Please help Idaho’s children by reporting suspected child abuse or neglect

Keeping children safe is one of our primary goals at the Department of Health and Welfare. This month is National Child Abuse Prevention Month, so it’s a good time talk about what you should do if you think a child might be neglected or abused.

If you suspect a child is abused or neglected, what should you do?

We hope you’ll care enough to call 1-855-552-KIDS. If you even suspect that a child is being mistreated, you are required by law to call and report it. Your call is confidential, and you don’t have to prove neglect or abuse. That’s the job of law enforcement and social workers. You just need to let us know you think there might be an issue, so our child protection staff can start looking into it. 

What should we be looking for if we think children might not be safe?

In 2015, there were almost 9,000 child protection referrals for physical and sexual abuse and neglect. The majority of the referrals were about the possibility of neglect. Signs of neglect include children who:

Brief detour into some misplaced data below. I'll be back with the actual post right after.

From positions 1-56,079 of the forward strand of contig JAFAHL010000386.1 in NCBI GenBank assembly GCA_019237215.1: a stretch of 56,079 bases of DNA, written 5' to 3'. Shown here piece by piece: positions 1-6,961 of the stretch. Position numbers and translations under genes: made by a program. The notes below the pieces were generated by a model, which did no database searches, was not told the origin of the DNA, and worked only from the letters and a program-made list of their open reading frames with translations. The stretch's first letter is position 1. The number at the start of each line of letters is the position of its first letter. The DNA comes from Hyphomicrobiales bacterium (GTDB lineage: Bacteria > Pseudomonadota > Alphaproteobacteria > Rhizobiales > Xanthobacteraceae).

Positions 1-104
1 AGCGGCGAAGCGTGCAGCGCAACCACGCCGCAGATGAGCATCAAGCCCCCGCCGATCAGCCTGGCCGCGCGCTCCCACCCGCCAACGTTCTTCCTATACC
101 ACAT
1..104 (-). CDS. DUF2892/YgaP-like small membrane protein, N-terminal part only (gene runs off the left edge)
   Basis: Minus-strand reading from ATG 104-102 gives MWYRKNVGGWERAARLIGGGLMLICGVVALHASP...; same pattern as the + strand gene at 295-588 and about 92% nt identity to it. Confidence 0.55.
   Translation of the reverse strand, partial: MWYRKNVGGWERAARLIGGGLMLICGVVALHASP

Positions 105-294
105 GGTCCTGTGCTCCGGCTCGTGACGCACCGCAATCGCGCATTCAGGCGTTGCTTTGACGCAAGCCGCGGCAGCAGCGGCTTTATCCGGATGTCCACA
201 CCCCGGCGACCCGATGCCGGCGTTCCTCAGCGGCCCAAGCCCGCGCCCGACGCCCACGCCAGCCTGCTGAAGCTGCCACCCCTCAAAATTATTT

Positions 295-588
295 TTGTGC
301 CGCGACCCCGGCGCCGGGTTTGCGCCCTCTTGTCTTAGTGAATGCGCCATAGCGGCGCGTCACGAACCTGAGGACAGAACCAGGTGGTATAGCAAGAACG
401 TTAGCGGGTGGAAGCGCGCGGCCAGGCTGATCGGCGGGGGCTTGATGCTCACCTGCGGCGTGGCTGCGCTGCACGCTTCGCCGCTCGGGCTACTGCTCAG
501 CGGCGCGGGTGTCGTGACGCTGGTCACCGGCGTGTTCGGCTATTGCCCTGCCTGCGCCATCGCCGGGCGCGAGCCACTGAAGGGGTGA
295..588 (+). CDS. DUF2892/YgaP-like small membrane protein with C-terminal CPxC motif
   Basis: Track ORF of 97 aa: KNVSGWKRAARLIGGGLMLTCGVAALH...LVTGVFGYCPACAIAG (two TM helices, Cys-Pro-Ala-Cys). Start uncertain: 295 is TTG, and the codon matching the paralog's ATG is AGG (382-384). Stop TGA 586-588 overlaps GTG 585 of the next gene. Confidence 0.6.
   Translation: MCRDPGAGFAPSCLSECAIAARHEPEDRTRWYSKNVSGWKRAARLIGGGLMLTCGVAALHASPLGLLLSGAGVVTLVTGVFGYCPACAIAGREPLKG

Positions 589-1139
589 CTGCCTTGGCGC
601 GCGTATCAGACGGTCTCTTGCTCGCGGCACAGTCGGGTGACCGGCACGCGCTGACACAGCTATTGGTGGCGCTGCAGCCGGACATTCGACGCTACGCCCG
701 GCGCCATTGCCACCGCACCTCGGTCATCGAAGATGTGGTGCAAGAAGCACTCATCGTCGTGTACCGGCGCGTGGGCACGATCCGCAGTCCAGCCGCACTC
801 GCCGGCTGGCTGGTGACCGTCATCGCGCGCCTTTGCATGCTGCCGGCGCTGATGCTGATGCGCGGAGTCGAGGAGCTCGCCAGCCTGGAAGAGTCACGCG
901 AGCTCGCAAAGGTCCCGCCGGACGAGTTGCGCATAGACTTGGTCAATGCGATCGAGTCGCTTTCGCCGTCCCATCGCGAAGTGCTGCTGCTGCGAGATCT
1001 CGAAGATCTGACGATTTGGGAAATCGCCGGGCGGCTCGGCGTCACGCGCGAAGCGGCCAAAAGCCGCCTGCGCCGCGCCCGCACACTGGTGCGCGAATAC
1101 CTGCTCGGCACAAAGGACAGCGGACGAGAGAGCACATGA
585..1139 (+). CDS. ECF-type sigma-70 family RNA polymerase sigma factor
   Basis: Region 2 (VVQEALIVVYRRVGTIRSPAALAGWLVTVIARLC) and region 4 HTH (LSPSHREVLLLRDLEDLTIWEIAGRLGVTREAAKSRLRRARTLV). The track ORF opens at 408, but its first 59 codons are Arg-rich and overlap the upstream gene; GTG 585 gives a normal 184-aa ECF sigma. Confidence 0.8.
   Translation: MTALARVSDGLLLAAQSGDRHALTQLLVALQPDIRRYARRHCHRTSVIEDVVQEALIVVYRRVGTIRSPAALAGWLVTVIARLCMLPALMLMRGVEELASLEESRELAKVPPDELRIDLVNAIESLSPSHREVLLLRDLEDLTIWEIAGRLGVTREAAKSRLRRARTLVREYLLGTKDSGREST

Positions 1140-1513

• Are not supervised
  • Have medical needs that are not met
  • Are extremely dirty
  • Often wear clothing that is inappropriate for the weather
  • Complains of hunger and has lost weight
  • Are frequently late for school or fall asleep in class
  • Say there is no caregiver at home

What happens when someone places that call?

When DHW social workers and law enforcement officials decide a referral should be pursued, they will contact the family and visit the home to figure out what’s going on. Our ultimate goal is to keep families together, which means giving struggling parents the tools they need to safely raise their children. Social workers and families work together to come up with a safety plan. In the best possible outcome, parents help create and maintain that safety plan, and children are never removed from their homes.

If parents don’t stick to the plan, or the kids are in obvious danger, then what happens?

If law enforcement officials decide the children are in danger, they will be voluntarily placed with other family members or in foster care, or the courts may order that the children are to be taken into foster care. It happens more often than we’d like. But even when children are removed from their homes, we continue to work with their families to create a safe environment at home so they can eventually go back.

We hope that you will care enough to call. Again, that number is 1-855-552-KIDS. In the Treasure Valley, you can call 334-KIDS (5437).

Resources

 

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